I’m so pleased to have sorted out the guineas.
I’ve tried so much. Building them a sky coop…
well come to think of it that’s about it. And giving them roosting apparatuses, like the laundry rack.
They’ve tried lots of things. Roosting on the sky coop, roosting on top of the greenhouse, roosting in the trees, and roosting on my apparatuses, like the laundry rack. They are choosy, and illogical, and stubborn.
But I’ve got it. They are accustomed now to living in the greenhouse all winter, and they have their stick swings where they sleep. So I’m letting them continue to use the GH in the summer.
In a reversal of form, at night when the chickens get locked up for their safety, the guineas get let into the greenhouse. The GH which is off limits to all unrestrained chickens, because they would unleash devastation in minutes. And have.
Not so the guineas. They’re different. They don’t do the so entertaining but v. destructive chicken scratch dance. And they have different tastes. I wasn’t 100% sure about the guineas around the baby tomato and cucumber plants, but I thought maybe I could just trust them, and cautiously tested my theory.
The guineas use a chicken door that I open at night just as I close the chickens. The chickens all go to bed before the guineas do. The guineas hop in, file down the aisle, and fly up to their roost. They’re very content about it. I leave the door open and they let themselves out in the morning before I come out for the hens. It’s working!
The big test was the pepper plants. I was out early the first morning, crouched watching them secretly through the opposite chicken door. They flew down from their roost, milled around, gave the peppers a thorough visual inspection (Something new here!), and left, following the leader out their door. Success! Awesome. Before long, the starts will be too big to harm anyway,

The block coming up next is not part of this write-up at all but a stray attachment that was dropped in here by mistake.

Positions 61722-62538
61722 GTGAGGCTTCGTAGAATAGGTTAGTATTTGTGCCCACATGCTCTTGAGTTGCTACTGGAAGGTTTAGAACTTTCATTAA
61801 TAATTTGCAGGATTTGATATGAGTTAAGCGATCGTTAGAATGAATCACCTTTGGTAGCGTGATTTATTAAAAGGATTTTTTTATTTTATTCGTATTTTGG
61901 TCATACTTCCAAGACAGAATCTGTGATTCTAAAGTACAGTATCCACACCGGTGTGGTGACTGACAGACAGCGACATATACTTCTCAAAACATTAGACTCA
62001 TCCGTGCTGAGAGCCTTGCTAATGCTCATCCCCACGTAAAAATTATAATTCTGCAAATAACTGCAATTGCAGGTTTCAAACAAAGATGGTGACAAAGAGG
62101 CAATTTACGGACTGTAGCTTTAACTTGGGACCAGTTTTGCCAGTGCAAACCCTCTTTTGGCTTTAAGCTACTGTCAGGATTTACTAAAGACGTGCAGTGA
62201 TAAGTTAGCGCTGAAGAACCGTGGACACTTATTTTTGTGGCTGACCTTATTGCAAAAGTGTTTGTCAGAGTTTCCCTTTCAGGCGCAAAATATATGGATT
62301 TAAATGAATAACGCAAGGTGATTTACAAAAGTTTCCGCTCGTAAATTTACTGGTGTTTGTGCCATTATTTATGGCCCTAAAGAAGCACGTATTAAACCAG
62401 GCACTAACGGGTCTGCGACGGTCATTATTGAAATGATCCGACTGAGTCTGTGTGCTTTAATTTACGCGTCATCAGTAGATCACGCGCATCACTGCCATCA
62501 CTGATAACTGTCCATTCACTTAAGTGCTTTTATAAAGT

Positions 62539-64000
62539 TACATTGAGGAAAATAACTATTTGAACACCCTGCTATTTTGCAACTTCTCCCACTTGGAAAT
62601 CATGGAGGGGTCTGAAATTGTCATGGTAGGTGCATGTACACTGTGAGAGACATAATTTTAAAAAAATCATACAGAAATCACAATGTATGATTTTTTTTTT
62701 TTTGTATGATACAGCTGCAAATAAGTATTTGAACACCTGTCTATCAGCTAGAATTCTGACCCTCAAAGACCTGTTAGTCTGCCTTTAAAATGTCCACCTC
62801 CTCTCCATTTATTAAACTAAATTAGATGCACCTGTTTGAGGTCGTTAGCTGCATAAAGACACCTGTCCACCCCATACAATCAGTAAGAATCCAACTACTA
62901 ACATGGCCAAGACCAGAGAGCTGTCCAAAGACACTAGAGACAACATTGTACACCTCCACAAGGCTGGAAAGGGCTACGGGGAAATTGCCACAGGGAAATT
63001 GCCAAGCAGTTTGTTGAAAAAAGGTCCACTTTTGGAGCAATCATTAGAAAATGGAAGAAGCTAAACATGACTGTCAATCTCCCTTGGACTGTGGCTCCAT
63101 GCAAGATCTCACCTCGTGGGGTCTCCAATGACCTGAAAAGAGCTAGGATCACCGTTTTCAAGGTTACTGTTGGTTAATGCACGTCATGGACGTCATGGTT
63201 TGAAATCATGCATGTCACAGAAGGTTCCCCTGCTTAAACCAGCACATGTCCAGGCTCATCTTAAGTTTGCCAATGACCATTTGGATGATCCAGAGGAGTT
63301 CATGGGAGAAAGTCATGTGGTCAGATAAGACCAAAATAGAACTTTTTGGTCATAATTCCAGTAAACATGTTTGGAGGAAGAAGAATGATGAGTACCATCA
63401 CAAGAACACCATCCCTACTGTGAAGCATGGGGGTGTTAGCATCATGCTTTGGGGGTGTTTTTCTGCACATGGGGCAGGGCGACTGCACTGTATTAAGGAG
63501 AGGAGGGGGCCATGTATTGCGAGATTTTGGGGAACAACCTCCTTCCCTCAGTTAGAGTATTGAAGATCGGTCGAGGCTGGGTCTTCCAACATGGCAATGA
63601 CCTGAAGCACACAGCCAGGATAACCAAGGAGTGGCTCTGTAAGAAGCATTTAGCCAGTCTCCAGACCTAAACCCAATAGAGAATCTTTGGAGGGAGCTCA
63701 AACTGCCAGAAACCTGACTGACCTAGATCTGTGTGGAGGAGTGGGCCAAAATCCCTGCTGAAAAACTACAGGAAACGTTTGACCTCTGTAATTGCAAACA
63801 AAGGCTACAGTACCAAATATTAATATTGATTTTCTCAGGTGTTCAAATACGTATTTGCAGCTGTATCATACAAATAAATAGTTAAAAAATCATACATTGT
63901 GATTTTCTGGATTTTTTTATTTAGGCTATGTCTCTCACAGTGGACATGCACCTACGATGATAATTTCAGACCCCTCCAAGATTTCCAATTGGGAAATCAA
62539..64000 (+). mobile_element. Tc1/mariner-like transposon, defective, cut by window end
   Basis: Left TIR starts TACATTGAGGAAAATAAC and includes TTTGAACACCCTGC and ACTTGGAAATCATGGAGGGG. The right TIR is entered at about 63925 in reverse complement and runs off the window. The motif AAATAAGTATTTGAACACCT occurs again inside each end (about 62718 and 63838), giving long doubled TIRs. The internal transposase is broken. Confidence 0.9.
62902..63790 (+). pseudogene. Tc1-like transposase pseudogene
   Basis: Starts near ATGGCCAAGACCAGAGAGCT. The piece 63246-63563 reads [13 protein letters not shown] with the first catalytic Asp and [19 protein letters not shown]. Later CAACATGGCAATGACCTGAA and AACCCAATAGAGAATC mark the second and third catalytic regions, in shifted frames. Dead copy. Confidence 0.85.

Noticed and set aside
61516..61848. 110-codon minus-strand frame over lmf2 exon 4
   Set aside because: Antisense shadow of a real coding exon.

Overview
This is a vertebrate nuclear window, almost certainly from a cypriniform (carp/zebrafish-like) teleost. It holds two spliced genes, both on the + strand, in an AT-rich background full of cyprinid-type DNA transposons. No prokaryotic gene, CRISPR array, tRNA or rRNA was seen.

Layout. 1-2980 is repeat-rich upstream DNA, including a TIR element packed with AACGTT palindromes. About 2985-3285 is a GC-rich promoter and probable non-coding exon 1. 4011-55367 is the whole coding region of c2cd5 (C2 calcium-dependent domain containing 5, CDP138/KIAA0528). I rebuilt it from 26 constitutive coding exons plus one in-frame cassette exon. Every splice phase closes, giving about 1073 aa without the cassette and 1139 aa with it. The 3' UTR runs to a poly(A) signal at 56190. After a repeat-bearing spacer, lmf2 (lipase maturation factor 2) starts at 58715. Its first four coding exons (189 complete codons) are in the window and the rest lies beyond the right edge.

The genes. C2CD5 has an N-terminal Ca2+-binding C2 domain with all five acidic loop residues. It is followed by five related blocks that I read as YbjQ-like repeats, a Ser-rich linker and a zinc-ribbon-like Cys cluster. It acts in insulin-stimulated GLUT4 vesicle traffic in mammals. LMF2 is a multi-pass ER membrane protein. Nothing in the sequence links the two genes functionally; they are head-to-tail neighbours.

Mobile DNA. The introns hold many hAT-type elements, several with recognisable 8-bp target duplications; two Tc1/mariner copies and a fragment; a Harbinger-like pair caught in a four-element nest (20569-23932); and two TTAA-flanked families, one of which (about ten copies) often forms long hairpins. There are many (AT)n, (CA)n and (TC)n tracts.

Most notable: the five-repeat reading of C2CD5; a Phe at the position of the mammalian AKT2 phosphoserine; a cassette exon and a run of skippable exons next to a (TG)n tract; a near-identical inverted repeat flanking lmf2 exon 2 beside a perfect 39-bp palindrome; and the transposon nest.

This should reduce their mortality rate this summer. Guineas have a way of kicking the bucket in frequent, creative ways. They make up for this tendency by producing vast clutches of keets when they reproduce. It evens out.
I only have three birds now. I gave half my guineas away some weeks ago, and then a few days ago, I came home late for the magic moment to let them inside. Finding their door shut, they had resorted to flying up on top of the greenhouse. It was cute when they did this last year, until the owls discovered the buffet.
I had to throw my hat at them until they flew down and scampered inside. Oh, door’s open now! But there were only three. Was the third lost, bedded down in the field, in some brush? The light was very dim, and I’m looking around the field, and I see it, like a grey rock as usual, but it’s still… stone dead. And cold, dead in the afternoon. No injury. Another mystery death. It was one of the cocks. The remaining three seem perfectly content together. Any day the hens will fail to show up at bedtime and there will be just the male coming home to roost for a few weeks.
I really threw them for a loop last night. We got a frost, and anticipating same, I covered the four rows planted in sensitive stuff with row cover.
Wow, the guineas could hardly get down the aisle for staring, tiptoeing along, heads low and necks at full extension, suspicious of the strange white stuff. And more, they needed herding out in the morning, they were so freaked out by it, not wanting to step on it and flying back and forth across the greenhouse, afraid to land. Happily for their nerves, the long term forecast is saying a week til the next frost, if that forecast holds.